An Examination of the Trials for Sedition which Have Hitherto Occurred in Scotland, Volume 1

Front Cover
David Douglas, 1888 - Scotland - 261 pages
0 Reviews
 

What people are saying - Write a review

We haven't found any reviews in the usual places.

Other editions - View all

Common terms and phrases

Popular passages

Page 110 - II. The end of all political associations is the preservation of the natural and imprescriptible rights of man; and these rights are liberty, property, security, and resistance of oppression. III. The nation is essentially the source of all sovereignty; nor can any individual, or any body of men, be entitled to any authority which is not expressly derived from it.
Page 110 - Political liberty consists in the power of doing whatever does not injure another. The exercise of the natural rights of every man has no other limits than those which are necessary to secure to every other man the free exercise of the same rights; and these limits are determinable only by law.
Page 19 - ... event of a total change of system. Of all monarchs, indeed, since the revolution, the successor of George the Third will have the finest opportunity of becoming nobly popular.
Page 25 - To say that corrupt officers are appointed to administer affairs, is certainly a reflection on the government. If people should not be called to account for possessing the people with an ill opinion of the government, no government can subsist. For it is very necessary for all governments that the people should have a good opinion of it, and nothing can be worse to any government, than to endeavour to procure animosities, as to the management of it : this has always been looked upon as a crime, and...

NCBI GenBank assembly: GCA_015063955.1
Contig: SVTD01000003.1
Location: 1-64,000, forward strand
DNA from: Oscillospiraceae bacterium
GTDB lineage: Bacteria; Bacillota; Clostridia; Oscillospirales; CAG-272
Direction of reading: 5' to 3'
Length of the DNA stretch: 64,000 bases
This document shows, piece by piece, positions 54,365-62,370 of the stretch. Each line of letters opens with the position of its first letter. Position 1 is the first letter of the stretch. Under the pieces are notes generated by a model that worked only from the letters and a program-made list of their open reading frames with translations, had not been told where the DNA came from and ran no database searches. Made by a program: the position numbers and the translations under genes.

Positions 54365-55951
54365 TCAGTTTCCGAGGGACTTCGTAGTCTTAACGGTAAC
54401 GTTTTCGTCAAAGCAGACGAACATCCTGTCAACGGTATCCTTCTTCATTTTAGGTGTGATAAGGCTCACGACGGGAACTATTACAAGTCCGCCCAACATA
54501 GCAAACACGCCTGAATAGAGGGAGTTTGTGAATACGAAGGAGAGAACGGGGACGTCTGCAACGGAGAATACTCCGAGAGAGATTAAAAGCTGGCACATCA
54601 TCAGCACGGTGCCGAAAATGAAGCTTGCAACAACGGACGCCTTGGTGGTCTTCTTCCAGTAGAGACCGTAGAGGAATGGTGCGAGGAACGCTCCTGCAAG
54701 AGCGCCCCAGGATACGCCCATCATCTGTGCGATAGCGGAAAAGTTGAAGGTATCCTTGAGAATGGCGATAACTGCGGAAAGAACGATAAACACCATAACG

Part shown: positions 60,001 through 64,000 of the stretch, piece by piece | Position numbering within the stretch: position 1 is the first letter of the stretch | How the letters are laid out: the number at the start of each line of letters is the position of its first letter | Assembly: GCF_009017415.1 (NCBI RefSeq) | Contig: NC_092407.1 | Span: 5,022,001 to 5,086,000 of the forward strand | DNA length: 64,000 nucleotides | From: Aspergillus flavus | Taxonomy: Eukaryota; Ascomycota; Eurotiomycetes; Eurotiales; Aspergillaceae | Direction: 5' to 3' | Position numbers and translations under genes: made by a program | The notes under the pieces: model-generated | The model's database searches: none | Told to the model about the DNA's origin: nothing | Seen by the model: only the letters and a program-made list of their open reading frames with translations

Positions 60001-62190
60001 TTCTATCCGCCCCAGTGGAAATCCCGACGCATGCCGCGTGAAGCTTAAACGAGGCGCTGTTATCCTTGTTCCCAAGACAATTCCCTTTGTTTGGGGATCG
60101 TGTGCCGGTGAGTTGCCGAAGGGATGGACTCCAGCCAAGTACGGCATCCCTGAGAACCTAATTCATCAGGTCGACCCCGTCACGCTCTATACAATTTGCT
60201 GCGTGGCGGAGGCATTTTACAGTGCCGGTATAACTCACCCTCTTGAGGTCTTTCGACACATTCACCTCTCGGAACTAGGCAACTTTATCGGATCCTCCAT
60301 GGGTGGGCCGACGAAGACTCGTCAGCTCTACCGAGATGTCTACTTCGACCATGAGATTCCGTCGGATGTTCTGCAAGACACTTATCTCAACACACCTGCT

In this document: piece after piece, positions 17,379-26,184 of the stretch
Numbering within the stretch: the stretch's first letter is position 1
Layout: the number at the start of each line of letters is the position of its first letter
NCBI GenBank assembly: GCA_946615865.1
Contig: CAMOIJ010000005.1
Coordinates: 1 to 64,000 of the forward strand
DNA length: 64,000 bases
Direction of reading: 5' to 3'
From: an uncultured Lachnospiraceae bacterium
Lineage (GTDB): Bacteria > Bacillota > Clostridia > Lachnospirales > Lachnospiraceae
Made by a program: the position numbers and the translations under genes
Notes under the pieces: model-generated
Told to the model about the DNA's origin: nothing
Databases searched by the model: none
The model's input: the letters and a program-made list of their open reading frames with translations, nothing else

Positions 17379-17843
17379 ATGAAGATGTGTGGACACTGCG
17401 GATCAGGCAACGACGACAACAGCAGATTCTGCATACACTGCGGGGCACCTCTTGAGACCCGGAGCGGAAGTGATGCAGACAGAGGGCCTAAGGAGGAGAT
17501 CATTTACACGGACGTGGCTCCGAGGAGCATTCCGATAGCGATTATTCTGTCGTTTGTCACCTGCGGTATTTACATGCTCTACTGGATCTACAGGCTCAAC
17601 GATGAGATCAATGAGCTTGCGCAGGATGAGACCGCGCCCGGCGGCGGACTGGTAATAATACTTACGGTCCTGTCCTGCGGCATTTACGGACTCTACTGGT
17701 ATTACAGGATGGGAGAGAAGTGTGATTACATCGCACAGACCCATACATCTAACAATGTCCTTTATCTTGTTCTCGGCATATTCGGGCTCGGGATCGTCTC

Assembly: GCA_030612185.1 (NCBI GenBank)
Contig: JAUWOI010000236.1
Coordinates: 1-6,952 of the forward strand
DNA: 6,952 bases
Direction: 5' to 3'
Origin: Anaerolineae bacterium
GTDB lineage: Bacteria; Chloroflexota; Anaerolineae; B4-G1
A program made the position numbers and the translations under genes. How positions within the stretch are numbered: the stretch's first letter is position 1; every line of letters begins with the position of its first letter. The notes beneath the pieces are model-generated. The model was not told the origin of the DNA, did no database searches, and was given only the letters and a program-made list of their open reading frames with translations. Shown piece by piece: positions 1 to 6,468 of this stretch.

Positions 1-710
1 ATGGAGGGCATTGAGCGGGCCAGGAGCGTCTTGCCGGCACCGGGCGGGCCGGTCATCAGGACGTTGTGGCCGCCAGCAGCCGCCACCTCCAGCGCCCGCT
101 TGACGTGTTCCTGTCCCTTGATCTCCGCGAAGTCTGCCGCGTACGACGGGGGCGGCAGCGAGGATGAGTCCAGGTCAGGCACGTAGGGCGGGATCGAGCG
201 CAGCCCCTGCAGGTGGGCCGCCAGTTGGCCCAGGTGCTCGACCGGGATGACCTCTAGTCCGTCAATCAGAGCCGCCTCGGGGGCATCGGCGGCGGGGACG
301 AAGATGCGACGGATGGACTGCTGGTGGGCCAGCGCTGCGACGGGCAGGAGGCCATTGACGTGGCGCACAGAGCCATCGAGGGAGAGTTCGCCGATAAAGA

Page 177 - A Government in every country should be just like a Corporation,* and in this country it is made up of the landed interest which alone has a right to be represented.
Page 54 - The proposition which I mean to maintain as the basis of the liberty of the press, and without which it is an empty sound, is this ; — that every man, not intending to mislead, but seeking to enlighten others with what his own reason and con science, however erroneously, have dictated to him as truth, may address himself to the universal reason of a whole nation, either upon the subject of governments in general, or upon that of our own particular country...
Page 290 - The British Convention of (* the delegates of the people associated to obtain " universal suffrage and annual Parliaments.
Page 111 - The unrestrained communication of thoughts and opinions being one of the most precious Rights of Man, every citizen may speak, write, and publish freely, provided he is responsible for the abuse of this liberty, in cases determined by the law.
Page 111 - XIII. A common contribution being necessary for the support of the public force, and for defraying the other expenses of Government, it ought to be divided equally among the members of the community, according to their abilities. XIV. Every citizen has a right, either by himself or his representative...
Page 231 - The conspiracy to depose the king," he said, "is evidence of compassing and imagining the death of the king conclusive in its nature: so conclusive, »that it is become a presumption of law, which is in truth nothing more than a necessary and violent presumption of fact, admitting of no contradiction. Who can doubt that the natural person of the king is immediately attacked and attempted by him who attempts to depose him...

Bibliographic information